Django 1.0 Template Development, published by Packt, is a book that focuses on the templates portions of Django. Django is a popular Python web framework. Django models are easy to build but I always found the templates rather hard to understand.
Chapter 1, 2 and 3 gives an overview of how Django views work together. If you’re a developer, you shouldn’t skip that. I found myself understanding the Django MVC architecture better. (I come from a CakePHP background.) The author (Scott Newman) also did a good job introducing custom filters in Chapter 7. It’s something I haven’t explored till I read the book. There is also a chapter dedicated to pagination, also a must read.
The book is 272 pages, not too long. If you’re looking to improve your understanding on templates, this could be a good companion. I should also stress that the book is well organized. You can skip through the chapters and go straight to what you need without missing out much.
The decision is made! I’ve selected a DVCS to use for Python. We’re
switching to Mercurial (Hg).
To me, the advantages of using *some* DVCS are obvious. At PyCon,
Brett already announced that Git was no longer being considered –
while it has obviously many fans, it also provokes strong antipathies.
So it was between Hg and Bzr (both of which happen to be implemented
in Python FWIW). Based on a completely unscientific poll (basically
whatever feedback I received in my personal inbox or on Twitter), Hg
has a strong following among Python developers and few detractors,
while few (except Canonical employees) seem to like Bzr. In addition,
most timing experiments point towards Hg being faster than Bzr for
most operations, and Hg is (again, subjectively) easier to learn for
SVN users than Bzr. (Source: Python mailing list)
Who would have thought opensource projects could be ripped off that blatantly. Django is a registered trademark of the Django Software Foundation, perhaps a warning could be issued. There’s really no point wasting time and resources pursuing this incident.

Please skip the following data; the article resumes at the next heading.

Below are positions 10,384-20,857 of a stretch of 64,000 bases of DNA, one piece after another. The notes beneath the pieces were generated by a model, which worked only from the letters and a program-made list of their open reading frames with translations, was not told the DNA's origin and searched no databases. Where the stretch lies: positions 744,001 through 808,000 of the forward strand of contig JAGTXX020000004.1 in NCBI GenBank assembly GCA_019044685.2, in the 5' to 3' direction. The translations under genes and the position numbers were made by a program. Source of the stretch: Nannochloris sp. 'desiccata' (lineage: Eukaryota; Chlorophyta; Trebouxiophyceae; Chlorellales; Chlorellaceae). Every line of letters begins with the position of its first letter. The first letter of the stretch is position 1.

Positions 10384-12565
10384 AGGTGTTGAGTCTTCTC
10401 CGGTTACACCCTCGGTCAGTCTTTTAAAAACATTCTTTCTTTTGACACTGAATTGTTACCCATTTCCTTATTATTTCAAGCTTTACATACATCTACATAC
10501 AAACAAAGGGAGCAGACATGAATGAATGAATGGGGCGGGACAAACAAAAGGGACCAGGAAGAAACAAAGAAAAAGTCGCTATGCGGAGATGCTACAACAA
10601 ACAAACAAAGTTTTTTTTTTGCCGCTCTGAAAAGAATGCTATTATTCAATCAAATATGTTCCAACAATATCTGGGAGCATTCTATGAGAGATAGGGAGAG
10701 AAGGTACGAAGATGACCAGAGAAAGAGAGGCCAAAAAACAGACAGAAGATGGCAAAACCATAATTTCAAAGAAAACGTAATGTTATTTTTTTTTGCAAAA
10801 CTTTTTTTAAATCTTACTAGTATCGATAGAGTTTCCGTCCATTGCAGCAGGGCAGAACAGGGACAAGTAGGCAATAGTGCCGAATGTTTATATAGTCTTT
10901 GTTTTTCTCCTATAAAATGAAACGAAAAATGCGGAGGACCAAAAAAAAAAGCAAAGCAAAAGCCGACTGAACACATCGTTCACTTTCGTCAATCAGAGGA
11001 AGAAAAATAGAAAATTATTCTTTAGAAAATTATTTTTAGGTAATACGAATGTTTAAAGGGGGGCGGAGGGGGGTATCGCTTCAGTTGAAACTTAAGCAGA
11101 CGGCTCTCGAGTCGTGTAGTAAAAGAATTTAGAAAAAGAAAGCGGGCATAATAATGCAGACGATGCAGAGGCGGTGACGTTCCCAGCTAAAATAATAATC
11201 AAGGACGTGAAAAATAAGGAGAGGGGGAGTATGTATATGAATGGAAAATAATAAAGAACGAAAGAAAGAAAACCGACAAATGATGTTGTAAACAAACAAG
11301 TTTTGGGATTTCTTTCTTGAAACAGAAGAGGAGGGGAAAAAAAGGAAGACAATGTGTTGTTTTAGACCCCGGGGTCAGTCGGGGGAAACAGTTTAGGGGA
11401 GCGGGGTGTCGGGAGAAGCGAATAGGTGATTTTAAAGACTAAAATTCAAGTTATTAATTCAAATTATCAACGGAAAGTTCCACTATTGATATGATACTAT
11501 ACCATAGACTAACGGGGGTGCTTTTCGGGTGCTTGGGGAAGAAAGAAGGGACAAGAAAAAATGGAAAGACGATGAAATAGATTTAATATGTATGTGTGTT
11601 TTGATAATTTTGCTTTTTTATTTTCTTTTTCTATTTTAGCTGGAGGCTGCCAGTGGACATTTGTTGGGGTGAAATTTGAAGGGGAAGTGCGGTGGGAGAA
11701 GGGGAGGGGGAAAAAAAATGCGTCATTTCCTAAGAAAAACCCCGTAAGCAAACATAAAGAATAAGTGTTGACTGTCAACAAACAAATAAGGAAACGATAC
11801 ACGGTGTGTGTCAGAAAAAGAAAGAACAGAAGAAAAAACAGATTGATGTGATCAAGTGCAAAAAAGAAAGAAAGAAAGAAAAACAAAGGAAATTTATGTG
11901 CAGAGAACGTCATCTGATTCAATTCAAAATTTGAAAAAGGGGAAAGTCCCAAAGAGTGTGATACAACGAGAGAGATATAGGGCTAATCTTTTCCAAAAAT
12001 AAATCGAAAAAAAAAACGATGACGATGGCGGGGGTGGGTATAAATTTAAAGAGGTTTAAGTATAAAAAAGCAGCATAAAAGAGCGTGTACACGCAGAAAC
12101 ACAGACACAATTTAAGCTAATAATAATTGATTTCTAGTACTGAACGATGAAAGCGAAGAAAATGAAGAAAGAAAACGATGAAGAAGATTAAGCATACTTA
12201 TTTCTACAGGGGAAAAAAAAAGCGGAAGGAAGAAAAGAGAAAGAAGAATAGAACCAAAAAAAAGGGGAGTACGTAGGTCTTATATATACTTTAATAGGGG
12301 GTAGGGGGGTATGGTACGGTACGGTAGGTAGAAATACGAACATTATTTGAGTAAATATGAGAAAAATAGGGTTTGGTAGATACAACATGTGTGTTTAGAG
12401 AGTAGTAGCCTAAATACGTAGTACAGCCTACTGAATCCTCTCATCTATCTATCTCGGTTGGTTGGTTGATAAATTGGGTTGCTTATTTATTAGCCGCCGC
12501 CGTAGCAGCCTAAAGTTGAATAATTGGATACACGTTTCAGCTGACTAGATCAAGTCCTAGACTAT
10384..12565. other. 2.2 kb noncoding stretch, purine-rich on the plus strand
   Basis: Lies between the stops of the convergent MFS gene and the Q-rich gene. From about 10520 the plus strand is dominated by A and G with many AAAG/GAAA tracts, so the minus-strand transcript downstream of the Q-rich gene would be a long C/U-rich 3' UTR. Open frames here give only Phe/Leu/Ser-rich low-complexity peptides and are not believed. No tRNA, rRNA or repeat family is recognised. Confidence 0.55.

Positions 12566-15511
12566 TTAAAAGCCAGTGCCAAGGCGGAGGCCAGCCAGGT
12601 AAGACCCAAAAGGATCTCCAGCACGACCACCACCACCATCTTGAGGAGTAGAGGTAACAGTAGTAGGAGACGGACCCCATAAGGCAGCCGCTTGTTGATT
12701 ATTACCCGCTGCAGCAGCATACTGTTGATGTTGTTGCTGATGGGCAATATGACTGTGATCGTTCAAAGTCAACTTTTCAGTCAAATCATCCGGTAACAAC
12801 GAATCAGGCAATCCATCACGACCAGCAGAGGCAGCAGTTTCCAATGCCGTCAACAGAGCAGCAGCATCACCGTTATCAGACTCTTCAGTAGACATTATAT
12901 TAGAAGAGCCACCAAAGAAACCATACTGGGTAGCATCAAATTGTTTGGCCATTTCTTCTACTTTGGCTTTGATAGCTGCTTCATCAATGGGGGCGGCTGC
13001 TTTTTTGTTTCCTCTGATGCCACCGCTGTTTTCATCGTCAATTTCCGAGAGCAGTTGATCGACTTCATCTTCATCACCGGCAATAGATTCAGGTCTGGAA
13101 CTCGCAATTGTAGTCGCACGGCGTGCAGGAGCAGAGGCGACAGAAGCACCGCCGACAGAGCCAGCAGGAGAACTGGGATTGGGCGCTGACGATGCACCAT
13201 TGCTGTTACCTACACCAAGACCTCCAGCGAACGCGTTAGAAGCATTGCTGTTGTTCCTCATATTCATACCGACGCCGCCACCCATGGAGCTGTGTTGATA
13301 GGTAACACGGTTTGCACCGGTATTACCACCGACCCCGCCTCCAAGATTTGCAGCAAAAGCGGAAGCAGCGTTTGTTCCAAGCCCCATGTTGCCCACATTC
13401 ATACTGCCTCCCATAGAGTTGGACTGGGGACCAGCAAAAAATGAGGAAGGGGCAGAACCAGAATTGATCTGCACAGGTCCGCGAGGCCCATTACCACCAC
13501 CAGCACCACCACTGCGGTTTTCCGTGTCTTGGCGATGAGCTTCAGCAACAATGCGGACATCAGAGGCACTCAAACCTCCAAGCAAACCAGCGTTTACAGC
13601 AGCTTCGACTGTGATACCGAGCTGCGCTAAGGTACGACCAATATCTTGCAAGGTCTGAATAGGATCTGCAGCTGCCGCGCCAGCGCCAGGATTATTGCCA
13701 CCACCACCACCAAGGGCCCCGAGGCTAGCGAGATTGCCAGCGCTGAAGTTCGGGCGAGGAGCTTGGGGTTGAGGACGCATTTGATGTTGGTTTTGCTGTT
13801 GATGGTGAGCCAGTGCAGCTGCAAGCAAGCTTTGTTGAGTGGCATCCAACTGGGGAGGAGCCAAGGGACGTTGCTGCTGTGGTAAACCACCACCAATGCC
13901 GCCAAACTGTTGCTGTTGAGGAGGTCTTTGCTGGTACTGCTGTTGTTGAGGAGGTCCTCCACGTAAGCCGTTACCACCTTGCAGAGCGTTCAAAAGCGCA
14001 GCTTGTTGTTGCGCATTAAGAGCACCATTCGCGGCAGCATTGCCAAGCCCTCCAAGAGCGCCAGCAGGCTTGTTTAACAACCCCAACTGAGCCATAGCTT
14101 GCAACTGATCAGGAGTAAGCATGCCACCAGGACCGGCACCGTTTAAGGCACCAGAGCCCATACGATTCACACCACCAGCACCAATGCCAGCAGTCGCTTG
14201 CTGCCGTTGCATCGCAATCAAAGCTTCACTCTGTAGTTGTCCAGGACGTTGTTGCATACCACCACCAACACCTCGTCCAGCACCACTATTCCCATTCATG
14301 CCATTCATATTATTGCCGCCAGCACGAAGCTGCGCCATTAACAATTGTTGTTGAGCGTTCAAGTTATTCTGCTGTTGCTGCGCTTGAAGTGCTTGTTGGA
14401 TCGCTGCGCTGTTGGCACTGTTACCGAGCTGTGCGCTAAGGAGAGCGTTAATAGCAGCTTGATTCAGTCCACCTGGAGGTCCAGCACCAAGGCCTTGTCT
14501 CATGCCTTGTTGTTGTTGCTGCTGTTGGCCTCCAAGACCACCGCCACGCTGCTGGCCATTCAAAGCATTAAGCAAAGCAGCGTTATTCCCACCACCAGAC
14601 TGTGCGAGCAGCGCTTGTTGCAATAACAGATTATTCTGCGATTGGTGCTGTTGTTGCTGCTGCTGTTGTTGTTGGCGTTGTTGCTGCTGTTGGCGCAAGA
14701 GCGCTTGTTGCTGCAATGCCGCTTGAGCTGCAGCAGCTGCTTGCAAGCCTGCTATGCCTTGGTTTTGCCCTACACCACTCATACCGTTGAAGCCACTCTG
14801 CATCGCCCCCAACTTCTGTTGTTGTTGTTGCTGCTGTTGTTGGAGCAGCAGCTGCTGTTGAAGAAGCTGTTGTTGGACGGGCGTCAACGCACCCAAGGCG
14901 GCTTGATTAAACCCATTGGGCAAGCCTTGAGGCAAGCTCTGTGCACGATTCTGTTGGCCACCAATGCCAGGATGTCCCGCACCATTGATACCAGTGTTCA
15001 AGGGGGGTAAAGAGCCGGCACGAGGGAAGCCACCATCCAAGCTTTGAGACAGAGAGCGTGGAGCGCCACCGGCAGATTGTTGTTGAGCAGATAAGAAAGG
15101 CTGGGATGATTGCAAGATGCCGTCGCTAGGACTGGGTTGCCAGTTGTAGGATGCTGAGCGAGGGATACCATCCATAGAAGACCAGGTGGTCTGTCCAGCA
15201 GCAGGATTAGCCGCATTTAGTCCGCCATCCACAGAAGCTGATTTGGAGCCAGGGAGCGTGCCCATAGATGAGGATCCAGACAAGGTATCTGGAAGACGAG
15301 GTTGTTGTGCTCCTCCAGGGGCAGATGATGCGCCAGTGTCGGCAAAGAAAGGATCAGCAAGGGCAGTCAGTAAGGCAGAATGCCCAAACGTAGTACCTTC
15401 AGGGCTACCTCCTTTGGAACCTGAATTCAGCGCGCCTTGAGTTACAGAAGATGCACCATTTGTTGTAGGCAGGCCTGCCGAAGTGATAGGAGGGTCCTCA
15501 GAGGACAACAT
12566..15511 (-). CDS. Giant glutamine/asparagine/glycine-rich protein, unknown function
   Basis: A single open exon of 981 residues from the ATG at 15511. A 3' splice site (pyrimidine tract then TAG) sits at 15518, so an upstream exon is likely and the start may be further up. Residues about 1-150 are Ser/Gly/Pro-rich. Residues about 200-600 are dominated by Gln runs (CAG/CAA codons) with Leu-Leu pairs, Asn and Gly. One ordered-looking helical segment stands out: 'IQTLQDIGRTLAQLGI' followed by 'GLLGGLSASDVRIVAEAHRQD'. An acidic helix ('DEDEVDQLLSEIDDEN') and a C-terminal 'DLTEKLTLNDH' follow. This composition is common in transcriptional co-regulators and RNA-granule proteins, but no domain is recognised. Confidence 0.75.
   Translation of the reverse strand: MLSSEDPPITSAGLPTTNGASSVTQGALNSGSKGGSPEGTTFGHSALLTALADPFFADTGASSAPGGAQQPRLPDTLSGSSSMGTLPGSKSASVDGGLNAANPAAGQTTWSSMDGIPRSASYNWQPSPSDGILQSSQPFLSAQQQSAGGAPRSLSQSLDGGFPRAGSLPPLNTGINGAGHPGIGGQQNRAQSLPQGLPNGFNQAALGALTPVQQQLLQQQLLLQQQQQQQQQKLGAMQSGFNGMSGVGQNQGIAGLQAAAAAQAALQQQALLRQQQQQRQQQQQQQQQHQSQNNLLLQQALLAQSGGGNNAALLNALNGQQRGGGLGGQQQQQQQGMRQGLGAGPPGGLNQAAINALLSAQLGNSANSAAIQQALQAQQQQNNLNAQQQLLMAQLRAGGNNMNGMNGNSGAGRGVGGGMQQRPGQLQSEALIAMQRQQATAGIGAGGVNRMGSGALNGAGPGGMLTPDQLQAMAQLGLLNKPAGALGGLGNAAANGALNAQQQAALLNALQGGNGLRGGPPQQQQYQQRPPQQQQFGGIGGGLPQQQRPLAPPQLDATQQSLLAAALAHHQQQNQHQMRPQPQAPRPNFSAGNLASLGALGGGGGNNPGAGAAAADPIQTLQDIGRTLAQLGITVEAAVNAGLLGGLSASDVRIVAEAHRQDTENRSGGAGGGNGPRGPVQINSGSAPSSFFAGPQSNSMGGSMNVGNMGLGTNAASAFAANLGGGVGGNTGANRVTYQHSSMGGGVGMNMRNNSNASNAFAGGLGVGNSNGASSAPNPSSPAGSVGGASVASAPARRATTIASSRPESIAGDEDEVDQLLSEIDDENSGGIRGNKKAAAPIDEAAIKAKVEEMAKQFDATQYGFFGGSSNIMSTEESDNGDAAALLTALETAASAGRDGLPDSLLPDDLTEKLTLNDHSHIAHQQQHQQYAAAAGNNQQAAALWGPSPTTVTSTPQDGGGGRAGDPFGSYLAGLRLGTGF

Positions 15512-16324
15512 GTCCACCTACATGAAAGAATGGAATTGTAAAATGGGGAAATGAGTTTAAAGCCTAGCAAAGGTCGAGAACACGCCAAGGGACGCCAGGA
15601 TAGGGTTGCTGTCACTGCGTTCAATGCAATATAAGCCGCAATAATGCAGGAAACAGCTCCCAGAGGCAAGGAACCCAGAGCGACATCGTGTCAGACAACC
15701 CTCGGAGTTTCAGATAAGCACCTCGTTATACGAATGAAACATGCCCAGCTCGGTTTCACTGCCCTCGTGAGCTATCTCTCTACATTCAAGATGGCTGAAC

The man behind Django 2.0 is Ray Horn whose public LinkedIn profile can be viewed here. He owns a patent, a Python blog where he blogs as “Guido Python” and wrote some dubious Python software. (Guido van Rossum, by the way, is the Python’s Benevolent Dictator For Life.)
In the LinkedIn profile, he claims to be:
Supporting around over 2 million lines of Python codes.
It appears it is not the first time, he did something like this. He has been criticized for taking BlogCFC, rebranding and releasing it for profit.
I am unsure if he did anything wrong here. He probably didn’t as the license might have allowed him to alter the software for commercial purposes so it is attributed back to the author. (I am not expert in software licenses.) But what he did here violates commonsense software ethics because there weren’t significant change from the opensource version. It just start to get me thinking – how to stop such activities. At the end of the day, it’s up to buyers to decide if they are willing to trust the Ray Horn brand or not.
It’s the first Python User Group meeting in Singapore. It’s interesting to see that the number of people using Python in Singapore (we’re a population of 4.5 million when I last counted with my fingers).
Let me first say I’m not really a Python programmer developer. I work with PHP more but Python has always been interesting for me mainly because of the beauty in the syntax. I probably would blog more about it in future (not near).
Anyhow, the Singapore Python User Group is organized by several Republic Polytechnic lecturers, mainly teaching Diploma in Interactive & Digital Media. Two of the courses that in the diploma actually uses Python – Multimedia Programming I and II. I think Temasek Polytechnic has a little bit of Python in this shell scripting course too.
The first meetup is mainly a sharing session, the later part of the meetup broke in lightning talks ala Barcamp. There is also mention of PyCon Singapore 2010. I hope things would work out right. Things should be interesting.
I figured I should too mentioned that there are women present in this meetup and they are not PR people.
The meetup finished at 7 where I rush home for dinner. Met Jonathan on my way out of SMU and we chatted a little. And yeah, he didn’t know what’s Python.
Interestingly, there actually are people interested in Python in Singapore. Most Singaporeans are Java or .NET language programmers due to the things they teach in school. Java and .NET languages are great but alternate languages won’t hurt.
The Python User Group is on coming Thursday, i.e. October 9, 2008.
Venue: SMU, SIS (School of Information System) NSR 2.1
Time: 5:00pm – 7:00pm
What’s the session about?
Introduction of the group
Sharing of Python initiatives (open invitation to anyone)
5 to 10 minutes each
Please bring your own laptop, if necessary
Sharing of PyCon Singapore 2010 initiative
Invitation to participate
Of course you know I probably be there for the tea since Singapore Institute of Management have no more free tea breaks and we now have to pay a dollar seventy cents to get our own bun and coffee. To think Irene and I spend one whole semester complaining that the coffee sucked, the tea sucked, the plain water sucked and the flatten bun did not look at all appetizing. Now there’s no more. We only appreciate things when we miss it.
Rants aside, anybody going to the Python User Group meeting?